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Your Pet’s Food — Are You Being Fooled?

  October 02, 2017

By Amy Kennard

If you have pets, you know that they are more than just animals; they’re a part of your family. Their companionship is comforting, their energy at times abundant, their love unconditional.

While the cost of care and feeding for our furry friends may add up, we tend to spare no expense when it comes to everything from toys and treats to medical procedures and vet visits.

Pet owners spend an average of $60 billion a year on their pets. Of that, more than $23 billion is spent on pet food. Television inundates us with commercials featuring adorable dogs and cats with owners professing that their pet “deserves the best” and that’s why they feed them brand X, Y, or Z.

Are you being fooled?
A recently released documentary has taken to task the commercial pet food that millions of us feed our pets every day. Pet Fooled shines a not-so-positive light on the commercial pet food industry and its lack of proper regulation, enabling brands to incorporate ingredients that are actually detrimental to our pets’ health. The 80-minute film delves into the issues surrounding the industry and asks the question, “Is what’s inside as good as the shiny outside label leads you to believe?”

Dr. Barbara Royal and Dr. Karen Becker are both integrative veterinarians and featured prominently in the film. Dr. Royal is the author of “The Royal Treatment,” an integrative guide to the holistic and natural ways to take care of your pet, and says that the commercial pet food selections are often confusing to customers. “The pet food industry tells us what to feed our pets based on what they want our pets to eat,” she explains.

For instance, in many commercial pet foods, one of the first ingredients is corn, chicken by-product, or wheat. Dr. Royal says these ingredients are cheap for pet food companies to use. “Those are the ingredients that cause diabetes, arthritis, skin infection, and weight issues,” she says, “and they can all be linked to one simple thing — diet.”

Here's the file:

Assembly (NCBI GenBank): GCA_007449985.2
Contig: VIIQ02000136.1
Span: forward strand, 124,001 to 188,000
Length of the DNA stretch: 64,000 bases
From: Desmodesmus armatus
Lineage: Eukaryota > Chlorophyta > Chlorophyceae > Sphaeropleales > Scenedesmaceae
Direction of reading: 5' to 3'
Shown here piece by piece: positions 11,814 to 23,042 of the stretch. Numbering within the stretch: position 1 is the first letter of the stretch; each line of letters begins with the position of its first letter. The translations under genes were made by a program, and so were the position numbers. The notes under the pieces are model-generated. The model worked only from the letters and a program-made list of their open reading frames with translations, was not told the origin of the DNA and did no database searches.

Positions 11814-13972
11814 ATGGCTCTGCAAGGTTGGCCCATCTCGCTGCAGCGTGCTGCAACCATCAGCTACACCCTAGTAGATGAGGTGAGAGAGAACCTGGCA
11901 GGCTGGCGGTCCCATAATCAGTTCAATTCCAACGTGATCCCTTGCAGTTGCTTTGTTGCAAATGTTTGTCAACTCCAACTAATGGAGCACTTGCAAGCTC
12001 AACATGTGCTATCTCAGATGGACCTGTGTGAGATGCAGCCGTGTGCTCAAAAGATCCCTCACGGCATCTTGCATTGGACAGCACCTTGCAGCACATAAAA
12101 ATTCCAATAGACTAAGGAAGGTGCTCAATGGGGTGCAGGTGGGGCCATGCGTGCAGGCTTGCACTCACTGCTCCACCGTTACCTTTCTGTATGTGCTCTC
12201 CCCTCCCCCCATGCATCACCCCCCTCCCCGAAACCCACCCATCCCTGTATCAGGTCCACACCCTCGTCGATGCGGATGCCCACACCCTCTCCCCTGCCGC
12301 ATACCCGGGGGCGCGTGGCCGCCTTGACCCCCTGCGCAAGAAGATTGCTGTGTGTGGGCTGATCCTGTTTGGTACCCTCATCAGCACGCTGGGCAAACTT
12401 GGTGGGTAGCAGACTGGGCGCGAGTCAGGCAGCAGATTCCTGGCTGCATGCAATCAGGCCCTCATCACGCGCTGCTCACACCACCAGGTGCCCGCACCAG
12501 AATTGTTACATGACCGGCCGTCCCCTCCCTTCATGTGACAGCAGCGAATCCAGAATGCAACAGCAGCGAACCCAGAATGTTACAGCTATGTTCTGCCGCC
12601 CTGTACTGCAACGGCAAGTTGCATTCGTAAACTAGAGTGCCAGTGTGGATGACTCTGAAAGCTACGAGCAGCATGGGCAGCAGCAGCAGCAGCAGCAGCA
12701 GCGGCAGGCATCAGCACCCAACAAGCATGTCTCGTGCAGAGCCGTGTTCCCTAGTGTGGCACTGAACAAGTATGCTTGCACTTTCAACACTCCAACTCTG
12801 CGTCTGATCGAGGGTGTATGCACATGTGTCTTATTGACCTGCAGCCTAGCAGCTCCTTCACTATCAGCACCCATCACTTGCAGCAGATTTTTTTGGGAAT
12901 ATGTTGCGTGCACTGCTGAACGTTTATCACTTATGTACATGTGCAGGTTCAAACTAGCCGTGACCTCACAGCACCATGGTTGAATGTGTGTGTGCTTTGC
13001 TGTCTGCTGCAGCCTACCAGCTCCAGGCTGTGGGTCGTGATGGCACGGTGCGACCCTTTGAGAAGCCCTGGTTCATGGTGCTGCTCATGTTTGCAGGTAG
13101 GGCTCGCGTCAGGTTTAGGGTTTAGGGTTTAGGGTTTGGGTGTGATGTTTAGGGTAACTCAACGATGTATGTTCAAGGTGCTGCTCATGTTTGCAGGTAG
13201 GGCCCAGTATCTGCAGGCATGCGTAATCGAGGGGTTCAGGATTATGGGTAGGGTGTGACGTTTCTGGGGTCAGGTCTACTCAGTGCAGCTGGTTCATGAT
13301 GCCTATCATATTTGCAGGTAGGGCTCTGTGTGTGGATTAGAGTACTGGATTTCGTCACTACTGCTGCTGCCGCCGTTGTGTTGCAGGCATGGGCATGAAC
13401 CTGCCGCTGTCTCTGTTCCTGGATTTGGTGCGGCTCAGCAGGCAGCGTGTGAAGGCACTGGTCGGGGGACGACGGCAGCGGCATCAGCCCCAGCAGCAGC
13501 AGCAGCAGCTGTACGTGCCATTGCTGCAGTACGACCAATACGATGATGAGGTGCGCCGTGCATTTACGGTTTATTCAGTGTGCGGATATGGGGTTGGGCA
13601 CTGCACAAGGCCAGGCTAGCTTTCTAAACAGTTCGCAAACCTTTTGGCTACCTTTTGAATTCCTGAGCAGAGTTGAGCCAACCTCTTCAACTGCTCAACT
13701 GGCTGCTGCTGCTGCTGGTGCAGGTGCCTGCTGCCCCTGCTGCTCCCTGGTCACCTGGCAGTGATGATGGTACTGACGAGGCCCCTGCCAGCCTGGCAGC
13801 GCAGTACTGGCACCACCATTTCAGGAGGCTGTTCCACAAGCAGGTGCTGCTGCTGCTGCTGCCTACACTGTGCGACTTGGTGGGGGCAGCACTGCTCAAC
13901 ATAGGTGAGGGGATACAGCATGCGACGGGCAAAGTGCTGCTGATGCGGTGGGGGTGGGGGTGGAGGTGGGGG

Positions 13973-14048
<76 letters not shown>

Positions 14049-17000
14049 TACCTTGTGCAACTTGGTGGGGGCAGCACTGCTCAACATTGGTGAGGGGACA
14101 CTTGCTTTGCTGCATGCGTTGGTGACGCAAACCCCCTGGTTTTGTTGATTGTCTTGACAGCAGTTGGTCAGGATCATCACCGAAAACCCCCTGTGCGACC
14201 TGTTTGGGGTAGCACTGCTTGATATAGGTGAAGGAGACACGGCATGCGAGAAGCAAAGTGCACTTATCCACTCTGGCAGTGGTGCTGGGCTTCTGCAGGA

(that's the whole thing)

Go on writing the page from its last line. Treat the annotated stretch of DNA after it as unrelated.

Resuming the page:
It started with kibble
During the war, there was a moratorium on using metal for canned dog food because metal was needed for ammunition. Processing food into kibble enabled it to be bagged, and no one realized that in doing that, they were robbing their pets of proper nutrition.

The rules guiding commercial pet food are generous to the industry. Any product containing the word “dinner,” “nugget,” or “formula” only must contain 25 percent meat. Add in the word “with” and the requirement is three percent. Throw in the term “flavor”? Little to no meat.
Even more shocking, those “by-products” you see on that pet food bag are what’s left over after an animal has been slaughtered and all the edible parts have been removed. The industry doesn’t have to disclose the source of the by-products, which can come from euthanized animals, road kill, or farm animals that simply died. These by-products are combined with other fillers and ingredients along with some vitamins and minerals in rendering facilities and sold as “quality” pet food.

In the raw